Subdued global equities stay close to two-month highs
London — World stocks remained near two-month highs on Monday with the dollar and oil chalking up gains, although some European bourses struggled as momentum from last week’s US employment and manufacturing data bounce started to fade.
The pan-European Stoxx 600 slipped 0.1% in early trading with Paris’s CAC and Frankfurt’s DAX both falling around 0.2%-0.3%.
MSCI’s All Country World index, which tracks stock markets in 47 countries, traded within a whisker of Friday’s two-month high after Hong Kong’s Hang Seng ended a half day of trade up 0.2% while Australian shares and Japan’s Nikkei ended 0.5% higher.
London’s FTSE rose 0.2% to a two-month high after sterling softened against the dollar.
Trade was subdued with many of the region’s markets closed for the Lunar New Year. China’s financial markets are closed all week, while those in South Korea are shut until Thursday.
“The tone we took away from the end of last week and the dovish tilt from the Federal Reserve is positive for risk assets,” Michael Hewson, chief markets analyst at CMC Markets in London.
“The benign outlook for monetary policy should support risk assets but the elephants in the room are Brexit, trade talks and political instability in Europe,” Hewson said, adding he expected Tuesday’s services PMI data to confirm a darkening picture for Europe.
US stock market futures also pointed to a more muted start to the week: S&P 500 and Nasdaq e-mini futures both traded a touch softer.
On Wall Street on Friday, optimism from a surge in January US job growth was offset by a disappointing outlook from Amazon battering retail stocks. The Dow rose 0.26% while the Nasdaq shed 0.25%.
Friday’s US nonfarm payrolls jumped by a stronger-than-forecast 304,000 jobs in January — the largest gain since February 2018. That report, along with better-than-expected January ISM manufacturing activity numbers, pointed to underlying strength in the world’s biggest economy.
However, global equity markets performed strongly last week after the Federal Reserve pledged to be patient with further interest rate hikes, signalling a potential end to its tightening cycle.
Meanwhile in forex markets, the dollar index extended gains for a third consecutive day, strengthening 0.1% against a basket of currencies.
Against the yen, the dollar climbed a third of a percent to ¥109.89 while euro was slightly lower at $1.1447 after getting pulled back from Friday’s high of $1.1488 on Friday.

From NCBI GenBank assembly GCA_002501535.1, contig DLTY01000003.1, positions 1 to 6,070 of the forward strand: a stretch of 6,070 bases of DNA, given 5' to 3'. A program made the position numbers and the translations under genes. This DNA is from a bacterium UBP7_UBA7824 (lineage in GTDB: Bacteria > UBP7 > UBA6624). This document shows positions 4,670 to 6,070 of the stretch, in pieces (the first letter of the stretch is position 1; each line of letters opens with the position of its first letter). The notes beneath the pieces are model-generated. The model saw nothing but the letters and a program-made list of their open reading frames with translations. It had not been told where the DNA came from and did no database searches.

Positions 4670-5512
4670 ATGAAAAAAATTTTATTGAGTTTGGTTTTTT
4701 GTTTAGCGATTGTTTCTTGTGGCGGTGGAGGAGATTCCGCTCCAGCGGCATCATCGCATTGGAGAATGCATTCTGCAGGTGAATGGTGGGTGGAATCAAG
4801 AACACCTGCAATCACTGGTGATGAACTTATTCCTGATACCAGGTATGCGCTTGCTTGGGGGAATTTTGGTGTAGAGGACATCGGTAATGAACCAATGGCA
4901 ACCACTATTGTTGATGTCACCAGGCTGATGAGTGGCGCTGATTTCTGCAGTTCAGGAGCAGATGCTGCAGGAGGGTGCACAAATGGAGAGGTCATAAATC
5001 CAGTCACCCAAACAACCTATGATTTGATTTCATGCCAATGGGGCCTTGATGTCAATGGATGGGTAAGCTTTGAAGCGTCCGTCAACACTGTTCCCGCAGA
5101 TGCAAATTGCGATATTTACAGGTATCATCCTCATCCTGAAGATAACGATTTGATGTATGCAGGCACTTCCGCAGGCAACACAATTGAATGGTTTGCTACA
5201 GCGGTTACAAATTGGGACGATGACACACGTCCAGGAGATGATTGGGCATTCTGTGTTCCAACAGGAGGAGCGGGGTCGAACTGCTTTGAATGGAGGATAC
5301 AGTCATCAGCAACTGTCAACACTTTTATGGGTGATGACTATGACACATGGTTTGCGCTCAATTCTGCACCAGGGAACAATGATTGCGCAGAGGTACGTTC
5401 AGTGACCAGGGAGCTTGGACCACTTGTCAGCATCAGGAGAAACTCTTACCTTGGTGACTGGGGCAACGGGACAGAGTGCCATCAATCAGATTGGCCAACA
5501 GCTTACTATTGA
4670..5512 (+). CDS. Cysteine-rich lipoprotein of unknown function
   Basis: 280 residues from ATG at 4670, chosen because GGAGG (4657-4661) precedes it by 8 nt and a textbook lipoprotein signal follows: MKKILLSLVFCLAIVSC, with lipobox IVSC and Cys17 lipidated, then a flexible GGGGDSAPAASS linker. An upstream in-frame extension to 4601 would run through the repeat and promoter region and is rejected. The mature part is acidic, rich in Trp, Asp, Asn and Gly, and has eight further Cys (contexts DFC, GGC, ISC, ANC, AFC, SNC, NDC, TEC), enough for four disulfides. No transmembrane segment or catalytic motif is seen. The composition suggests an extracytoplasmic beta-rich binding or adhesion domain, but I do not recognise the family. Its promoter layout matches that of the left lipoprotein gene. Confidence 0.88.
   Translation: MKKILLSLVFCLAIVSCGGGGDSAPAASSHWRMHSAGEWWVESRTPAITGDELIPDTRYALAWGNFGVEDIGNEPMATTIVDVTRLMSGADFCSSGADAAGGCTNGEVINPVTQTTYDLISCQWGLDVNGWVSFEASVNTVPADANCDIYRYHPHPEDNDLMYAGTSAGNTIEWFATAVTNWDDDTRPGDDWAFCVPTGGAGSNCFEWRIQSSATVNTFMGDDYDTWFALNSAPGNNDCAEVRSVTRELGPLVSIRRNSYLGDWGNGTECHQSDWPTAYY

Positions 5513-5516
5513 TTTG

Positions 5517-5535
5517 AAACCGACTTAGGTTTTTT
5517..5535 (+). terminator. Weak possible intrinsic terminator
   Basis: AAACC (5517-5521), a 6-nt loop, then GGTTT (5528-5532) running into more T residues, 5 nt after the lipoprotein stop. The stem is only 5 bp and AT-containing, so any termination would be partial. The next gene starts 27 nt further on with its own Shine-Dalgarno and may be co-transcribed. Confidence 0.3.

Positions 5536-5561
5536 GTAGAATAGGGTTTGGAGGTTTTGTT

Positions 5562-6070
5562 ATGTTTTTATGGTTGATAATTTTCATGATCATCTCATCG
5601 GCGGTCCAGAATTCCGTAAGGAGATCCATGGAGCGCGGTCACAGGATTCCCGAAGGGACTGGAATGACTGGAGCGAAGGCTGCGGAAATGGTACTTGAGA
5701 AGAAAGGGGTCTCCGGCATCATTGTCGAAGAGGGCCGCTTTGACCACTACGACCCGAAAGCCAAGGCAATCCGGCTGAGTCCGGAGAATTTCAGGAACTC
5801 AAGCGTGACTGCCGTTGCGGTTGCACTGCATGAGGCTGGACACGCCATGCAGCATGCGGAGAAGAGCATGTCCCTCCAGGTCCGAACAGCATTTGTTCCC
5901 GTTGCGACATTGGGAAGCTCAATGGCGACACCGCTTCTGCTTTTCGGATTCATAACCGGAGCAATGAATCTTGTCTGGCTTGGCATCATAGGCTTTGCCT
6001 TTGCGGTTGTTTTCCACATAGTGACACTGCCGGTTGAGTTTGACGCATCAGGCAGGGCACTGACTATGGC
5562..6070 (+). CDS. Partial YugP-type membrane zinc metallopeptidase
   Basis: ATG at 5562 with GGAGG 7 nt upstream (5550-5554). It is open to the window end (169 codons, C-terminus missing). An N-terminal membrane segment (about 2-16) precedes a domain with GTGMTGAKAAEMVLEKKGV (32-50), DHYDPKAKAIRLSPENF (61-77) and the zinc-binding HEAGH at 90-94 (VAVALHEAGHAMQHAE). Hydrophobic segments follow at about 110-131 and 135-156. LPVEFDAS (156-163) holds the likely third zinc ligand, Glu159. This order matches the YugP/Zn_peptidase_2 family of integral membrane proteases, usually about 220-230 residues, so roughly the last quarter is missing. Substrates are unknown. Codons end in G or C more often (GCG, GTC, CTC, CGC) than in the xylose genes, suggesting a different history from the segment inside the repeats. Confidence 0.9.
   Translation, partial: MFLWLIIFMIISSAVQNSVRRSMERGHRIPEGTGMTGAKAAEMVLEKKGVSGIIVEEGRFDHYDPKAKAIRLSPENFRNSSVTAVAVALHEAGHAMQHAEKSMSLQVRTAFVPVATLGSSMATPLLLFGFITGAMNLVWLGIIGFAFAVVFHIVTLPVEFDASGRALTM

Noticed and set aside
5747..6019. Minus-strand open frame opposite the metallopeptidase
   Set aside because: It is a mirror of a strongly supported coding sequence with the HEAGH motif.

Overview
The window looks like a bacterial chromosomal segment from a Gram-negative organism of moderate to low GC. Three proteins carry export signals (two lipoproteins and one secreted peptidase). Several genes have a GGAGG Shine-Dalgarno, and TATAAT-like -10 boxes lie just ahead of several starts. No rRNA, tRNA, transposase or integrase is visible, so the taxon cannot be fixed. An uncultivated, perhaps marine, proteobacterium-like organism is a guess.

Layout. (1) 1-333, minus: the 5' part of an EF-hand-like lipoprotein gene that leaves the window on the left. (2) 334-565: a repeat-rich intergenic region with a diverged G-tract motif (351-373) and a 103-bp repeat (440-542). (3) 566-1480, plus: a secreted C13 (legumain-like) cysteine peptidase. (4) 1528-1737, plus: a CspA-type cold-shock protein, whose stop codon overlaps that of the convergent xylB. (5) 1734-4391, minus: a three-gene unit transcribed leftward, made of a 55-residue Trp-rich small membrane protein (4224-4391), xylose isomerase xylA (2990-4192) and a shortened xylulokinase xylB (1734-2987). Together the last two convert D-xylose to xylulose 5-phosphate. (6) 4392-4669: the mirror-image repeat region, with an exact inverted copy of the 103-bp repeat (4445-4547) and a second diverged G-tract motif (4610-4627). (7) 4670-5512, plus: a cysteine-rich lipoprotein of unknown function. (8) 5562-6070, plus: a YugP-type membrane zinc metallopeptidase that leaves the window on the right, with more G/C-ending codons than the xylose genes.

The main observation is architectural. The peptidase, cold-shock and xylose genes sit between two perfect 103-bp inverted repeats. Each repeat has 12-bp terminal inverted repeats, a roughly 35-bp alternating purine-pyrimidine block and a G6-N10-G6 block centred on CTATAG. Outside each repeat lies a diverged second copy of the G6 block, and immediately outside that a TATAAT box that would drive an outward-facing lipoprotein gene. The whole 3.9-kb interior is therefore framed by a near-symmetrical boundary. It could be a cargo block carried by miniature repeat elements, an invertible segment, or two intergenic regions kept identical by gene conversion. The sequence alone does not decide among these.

But analysts were watching closely how long the momentum in the dollar could last.
“Overall, the emergence of stronger than expected US economic data should help to ease downside risks for the US dollar in the near-term following the recent dovish shift in Fed policy,” Lee Hardman at MUFG Bank wrote in a note to clients.
“However, it is unlikely to prove sufficient to trigger a sustained turn around for the US dollar.”
On the day, China's yuan suffered some of the biggest losses against the dollar, weakening 0.4% in offshore trading. The latest falls took the losses of the yuan over the past two days to more than 1% — falls last seen in August last year when a broader sell-off hammered emerging market assets.
The tumble came despite data showing that China’s sprawling services sector maintained a solid pace of expansion in January albeit at a slower pace, offering continued support for the world’s second-largest economy as manufacturing cools.
The benchmark 10-year US treasury yield was at 2.702% after climbing nearly six basis points on Friday to pull away from a four-week low of 2.619% hit earlier last week.
In the commodity market, spot gold fell more than 0.5% to $1,310.88, moving away from a more than nine-month high of $1,326.30 reached last week.
West Texas Intermediate (WTI) US crude oil futures rose 0.3% to $55.43 a barrel while Brent crude futures added 0.7% to $63.19.
On Friday, WTI futures had rallied 2.7% on the upbeat US job report, signs that Washington’s sanctions on Venezuelan exports have helped tighten supply and data showing US drillers cut the number of oil rigs.